Time we simply do not have.

I cannot help but think that all of this would have been much easier if the caravan had remained split into homogenised sections, as was the plan from the beginning. But time was not on our side, and as a result, the caravan is a mishmash of different peoples; different nationalities and social classes. Though such things do not matter any longer, it is hard to deny the inevitable conflict that arises when so many people with different opinions and experiences are mixed together.

We truly are a strange race who manages to find conflict in the midst of our demise.

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Read the rest of the series here: The Exodus Journal

 

How To Make A Short Story Work

Making stories that you wanna make, and making the stories that people wanna read, can be two different things sometimes.

I have this short story, my very first short story in fact, called “Colony Sane” that I have been working on for almost a year now.

Writing the same story for such an extensive time can be exhausting, but it is, unfortunately, necessary when you are starting off as a writer. Because in the beginning of your writing career, or any career for that matter, you improve your craft incredibly fast; making slightly better garbage each time. Hence, my story has been revised more times that I can remember.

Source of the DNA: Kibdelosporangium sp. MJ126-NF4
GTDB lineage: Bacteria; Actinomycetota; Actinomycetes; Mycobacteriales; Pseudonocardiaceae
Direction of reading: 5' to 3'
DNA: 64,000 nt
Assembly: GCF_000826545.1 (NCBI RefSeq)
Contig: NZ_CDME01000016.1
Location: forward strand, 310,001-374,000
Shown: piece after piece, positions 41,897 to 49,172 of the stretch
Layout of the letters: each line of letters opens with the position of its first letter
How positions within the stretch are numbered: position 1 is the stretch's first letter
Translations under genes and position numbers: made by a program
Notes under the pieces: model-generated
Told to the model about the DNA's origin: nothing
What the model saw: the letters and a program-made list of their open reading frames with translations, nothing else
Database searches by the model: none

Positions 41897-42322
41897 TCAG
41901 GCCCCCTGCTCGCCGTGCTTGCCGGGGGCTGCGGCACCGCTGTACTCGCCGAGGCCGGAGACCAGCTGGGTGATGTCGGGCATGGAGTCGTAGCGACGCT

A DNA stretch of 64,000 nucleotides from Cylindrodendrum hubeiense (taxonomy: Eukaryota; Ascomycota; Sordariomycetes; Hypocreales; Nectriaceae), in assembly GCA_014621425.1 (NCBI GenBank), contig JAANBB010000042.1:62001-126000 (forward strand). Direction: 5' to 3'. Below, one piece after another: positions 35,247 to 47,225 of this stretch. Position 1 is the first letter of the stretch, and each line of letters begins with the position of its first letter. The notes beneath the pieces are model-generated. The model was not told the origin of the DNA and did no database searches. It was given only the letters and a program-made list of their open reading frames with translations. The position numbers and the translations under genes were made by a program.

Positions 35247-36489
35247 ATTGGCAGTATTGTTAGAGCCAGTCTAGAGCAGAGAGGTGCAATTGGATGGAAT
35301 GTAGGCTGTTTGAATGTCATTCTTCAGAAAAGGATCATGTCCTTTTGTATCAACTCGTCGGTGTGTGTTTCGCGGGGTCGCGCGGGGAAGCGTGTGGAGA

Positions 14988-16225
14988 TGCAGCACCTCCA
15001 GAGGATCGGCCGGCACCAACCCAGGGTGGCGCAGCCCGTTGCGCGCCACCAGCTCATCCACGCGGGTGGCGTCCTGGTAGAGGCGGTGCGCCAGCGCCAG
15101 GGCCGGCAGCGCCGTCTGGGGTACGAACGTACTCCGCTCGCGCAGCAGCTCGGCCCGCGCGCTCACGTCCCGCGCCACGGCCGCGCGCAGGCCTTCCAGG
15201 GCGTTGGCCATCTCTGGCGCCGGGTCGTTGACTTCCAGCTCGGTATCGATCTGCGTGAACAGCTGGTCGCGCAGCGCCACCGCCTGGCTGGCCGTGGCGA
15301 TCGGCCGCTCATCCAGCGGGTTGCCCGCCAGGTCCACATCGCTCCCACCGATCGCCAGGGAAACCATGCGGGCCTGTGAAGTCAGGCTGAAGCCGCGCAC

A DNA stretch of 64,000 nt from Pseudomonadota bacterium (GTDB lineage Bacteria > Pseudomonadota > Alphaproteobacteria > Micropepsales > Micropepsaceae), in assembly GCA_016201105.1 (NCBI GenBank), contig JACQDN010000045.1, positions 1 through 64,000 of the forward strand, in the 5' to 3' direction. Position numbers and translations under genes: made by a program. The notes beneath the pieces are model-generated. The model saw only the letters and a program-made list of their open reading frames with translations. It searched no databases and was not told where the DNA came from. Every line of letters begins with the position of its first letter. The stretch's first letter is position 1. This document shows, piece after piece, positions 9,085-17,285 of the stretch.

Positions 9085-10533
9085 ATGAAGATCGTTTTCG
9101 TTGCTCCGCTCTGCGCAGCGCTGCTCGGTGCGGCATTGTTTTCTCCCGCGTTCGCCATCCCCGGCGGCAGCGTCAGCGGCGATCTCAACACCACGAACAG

In any case, the idea was for the story to be around 30-40 pages long. But after some reviews, it seemed that was not possible. People wanted to learn more about the characters and the world I created, which is awesome criticism, but I didn’t want to make the story as long as they wanted it to be.

After my second major revision, I received the same criticism, that the world and the characters needed to be fleshed out. At this point, I considered ignoring the critique and simply publish it as it was. But I realised that their criticism wasn’t unfounded, it was their solution to the problem that was.

You see: more words doesn’t equal a better story. In fact, some of the greatest works are short stories.

So, how do you make a short story work then?

In my case, the problem was that the readers wanted to know more because the MC (Main Character) knew things that the readers didn’t. I had left out information just to keep the story short, which is a bad idea. The readers need to know exactly as much as the MC does, this is the key to a good short story.A lot of things can happen in the background and be implicit, but as long as the MC doesn’t know what’s going on, and sometimes never will, then the readers can accept not knowing as well.